That was fast ! The processing of all the LANDSAT 8 images taken above France in 2013 took less than 15 days. The first LANDSAT 8 images were taken in April 2013. The MUSCATE team processed the data for the THEIA land data center, using CNES computing center.
A few more days will be necessary to upload the data on the THEIA website and to check that the data are correct. Finally, the longest part in the processing is the downloading of the input Level 1T products from USGS earthexplorer website (equivalent to the Level 1C in THEIA's nomenclature).
The Level 2A data quality is quite good, as may be seen on the browse products on the right, as shown by images on the right, which come from the times series obtained on the tile of Paris. As usual on this blog, the clouds are circled in green, the shadows in black, the snow in pink and the water in blue. A few clouds are sometimes missed by our multi-temporal method, when the repetitivity of cloud free acquisition is too low, as in the image on the right which was acquired during a cloudy spring. The following images in the time series are not affected by this kind of defect.
This paper aims at describing the main steps of the processing.
We download the input data from the earthexplorer website, using an enhanced version of the script described here. These products are ortho-rectified by USGS, using a global data base of ground control points.
The location requirement for LANDSAT 8 is 50 m, which seems to be met by the L1T products. We found location errors around 1.5 pixels near Toulouse, but most regions seem to have better performances. USGS confirmed a 38m bias Southward near Toulouse and will try to correct them. Our processing does not correct for these small errors, and the next version of the USGS LANDSAT 8 processing only wil lcorrect for this bias.
Regarding LANDSAT 8 absolute radiometric calibration, we use the coefficient values recommended by LANDSAT 8 and provided with the L1T products.
Level 1T data are provided with the UTM projection. This projections uses three different zones over France, for which the registration of data is not direct. We decided to resample the data on a Lambert'93 projection, which is the official French projection.
We chose to tile the data in 110*110 km tiles spaced with a 100 km interval, as it will be done for Sentinel-2. The (1,1) tile is in the SouthWest corner of France. The tile of Toulouse is the 5th to the West, and the 2nd to the North. It is named D0005H0002 (D for "droite", H for "Haut")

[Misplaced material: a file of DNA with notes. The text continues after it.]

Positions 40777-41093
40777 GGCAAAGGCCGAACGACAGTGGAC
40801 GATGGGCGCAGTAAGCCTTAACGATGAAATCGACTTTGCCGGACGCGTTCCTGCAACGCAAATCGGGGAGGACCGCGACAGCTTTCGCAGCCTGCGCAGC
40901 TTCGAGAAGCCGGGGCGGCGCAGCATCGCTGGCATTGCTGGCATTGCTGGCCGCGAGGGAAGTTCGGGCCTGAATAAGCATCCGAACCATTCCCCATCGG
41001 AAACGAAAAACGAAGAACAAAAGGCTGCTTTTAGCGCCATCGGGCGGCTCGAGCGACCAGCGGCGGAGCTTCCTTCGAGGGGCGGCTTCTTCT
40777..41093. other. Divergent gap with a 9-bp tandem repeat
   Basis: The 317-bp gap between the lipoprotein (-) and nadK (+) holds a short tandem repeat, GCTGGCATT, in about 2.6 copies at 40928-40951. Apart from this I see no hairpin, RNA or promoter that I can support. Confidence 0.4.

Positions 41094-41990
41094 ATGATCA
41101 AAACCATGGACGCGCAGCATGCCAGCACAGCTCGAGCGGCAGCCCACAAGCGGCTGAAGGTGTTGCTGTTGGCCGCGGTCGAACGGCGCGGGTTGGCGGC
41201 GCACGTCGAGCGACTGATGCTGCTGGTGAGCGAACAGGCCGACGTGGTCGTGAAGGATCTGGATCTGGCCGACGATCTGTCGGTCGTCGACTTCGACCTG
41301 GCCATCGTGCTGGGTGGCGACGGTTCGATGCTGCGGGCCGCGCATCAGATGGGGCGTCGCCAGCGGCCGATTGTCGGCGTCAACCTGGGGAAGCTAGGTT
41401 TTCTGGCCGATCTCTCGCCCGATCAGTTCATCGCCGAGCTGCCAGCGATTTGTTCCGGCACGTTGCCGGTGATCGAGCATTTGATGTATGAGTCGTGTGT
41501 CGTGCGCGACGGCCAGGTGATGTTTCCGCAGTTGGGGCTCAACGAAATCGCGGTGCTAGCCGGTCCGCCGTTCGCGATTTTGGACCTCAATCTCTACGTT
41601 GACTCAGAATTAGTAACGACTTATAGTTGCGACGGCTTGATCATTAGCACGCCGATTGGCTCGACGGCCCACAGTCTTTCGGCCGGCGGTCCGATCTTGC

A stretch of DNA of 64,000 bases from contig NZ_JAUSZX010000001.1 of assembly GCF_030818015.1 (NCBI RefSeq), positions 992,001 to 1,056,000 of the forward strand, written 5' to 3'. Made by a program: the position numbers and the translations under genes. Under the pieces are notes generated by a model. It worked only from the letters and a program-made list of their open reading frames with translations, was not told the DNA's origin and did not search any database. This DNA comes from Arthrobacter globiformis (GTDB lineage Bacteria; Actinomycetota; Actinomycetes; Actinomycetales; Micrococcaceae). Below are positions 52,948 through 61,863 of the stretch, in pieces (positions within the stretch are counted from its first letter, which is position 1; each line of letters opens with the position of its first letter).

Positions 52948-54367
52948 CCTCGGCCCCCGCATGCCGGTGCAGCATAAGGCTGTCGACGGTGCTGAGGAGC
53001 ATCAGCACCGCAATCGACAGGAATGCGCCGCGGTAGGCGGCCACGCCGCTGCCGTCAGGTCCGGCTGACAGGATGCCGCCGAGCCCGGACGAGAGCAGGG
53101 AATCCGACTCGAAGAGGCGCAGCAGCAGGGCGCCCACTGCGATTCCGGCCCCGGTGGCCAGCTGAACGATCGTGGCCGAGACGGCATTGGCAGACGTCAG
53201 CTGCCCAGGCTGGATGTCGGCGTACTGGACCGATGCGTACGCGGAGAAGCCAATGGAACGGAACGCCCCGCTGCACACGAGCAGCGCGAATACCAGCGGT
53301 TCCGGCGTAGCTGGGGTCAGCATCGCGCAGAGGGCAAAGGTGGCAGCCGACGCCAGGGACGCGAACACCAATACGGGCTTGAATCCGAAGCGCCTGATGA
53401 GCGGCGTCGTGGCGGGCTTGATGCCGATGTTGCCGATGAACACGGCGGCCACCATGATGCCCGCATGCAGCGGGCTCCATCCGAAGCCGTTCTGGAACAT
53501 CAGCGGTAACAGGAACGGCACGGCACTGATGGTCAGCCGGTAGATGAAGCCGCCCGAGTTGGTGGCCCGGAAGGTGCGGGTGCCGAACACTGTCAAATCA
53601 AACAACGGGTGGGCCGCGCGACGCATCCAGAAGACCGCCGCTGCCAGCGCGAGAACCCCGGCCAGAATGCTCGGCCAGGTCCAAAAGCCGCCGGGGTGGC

For Corsica, a different tiling made of 2 tiles was defined.
For each tile, we provide the whole set of dates for which a LANDSAT 8 image intersects the tile. A few date may be missing, for several reasons, in general related to the cloud cover :
First of all, we would like to outline that our processor does not process the themal bands of LANDSAT 8.
For the visible, near and short wave infrared bands, we use the same method as for SPOT4(Take5). It involves also the MACCS processor, developed and maintained by Mireille Huc at CESBIO. It is based on multi-temporal methods for cloud screening, cloud shadow detection, water detection as well as for the estimation of the aerosol optical thickness.
However, thanks to LANDSAT 8 spectral bands, our processing was enriched compared to SPOT4 (Take5) : LANDSAT8's 1.38µm band enables an enhanced detection of high and thin clouds. And thanks to the blue band, we have an additional criterion to detect the aerosols, thanks to the quasi constant relationship between the surface reflectances in the blue and in the red above vegetation. The precision gain due to this criterion compensates for the precision loss due the lower repetitivity of LANDSAT8 images.
Level 2A images from Paris's tile, from 3 different LANDSAT 8 tracks (From left to right, tracks 200, 199, 198). The viewing angle differs as the image is from the west on the left image, at nadir in the center and from the east for the right image.
To enhance the cloud screening accuracy, we decided to use the data from adjacent satellite tracks within the same time series. These data are not acquired under exactly the same angle (+/- 7 degrees), which is the assumed by the multi-temporal method, but the difference is small enough to allow a large accuracy gain due to the enhanced repetitivity. However, because of this approximation, a few artefacts may be observed.
For a greater enhancement, we might also use LANDSAT 7 and LANDSAT 8 data in the same time series, but we will implement that later on...
For LANDSAT 8, we used the same format as for SPOT4 (Take5), excepted a few details, that I will describe soon...
As you may know, we have been selected for ESA's project "Sentinel-2 Agriculture". Among the tasks we must fulfill, we have to ask the users about their needs concerning the use of Sentinel-2 time series to monitor agriculture, and of course we need to write a synthesis.
ESA had already distributed a questionnaire at the S2 symposium in 2012, which was used as a basis to define the Sen2Agri project. My revered colleague (and boss) Gérard Dedieu, just cooked a new detailed survey form. If you are a potential user of remote sensed images for agriculture monitoring, you are very welcome to fill this survey.
Although the baseline of SenAgri products was already defined in the call for tender, your answers will be very useful to detail the product requirements, and to forward your needs to ESA and other space agencies, and to define the next versions of our products.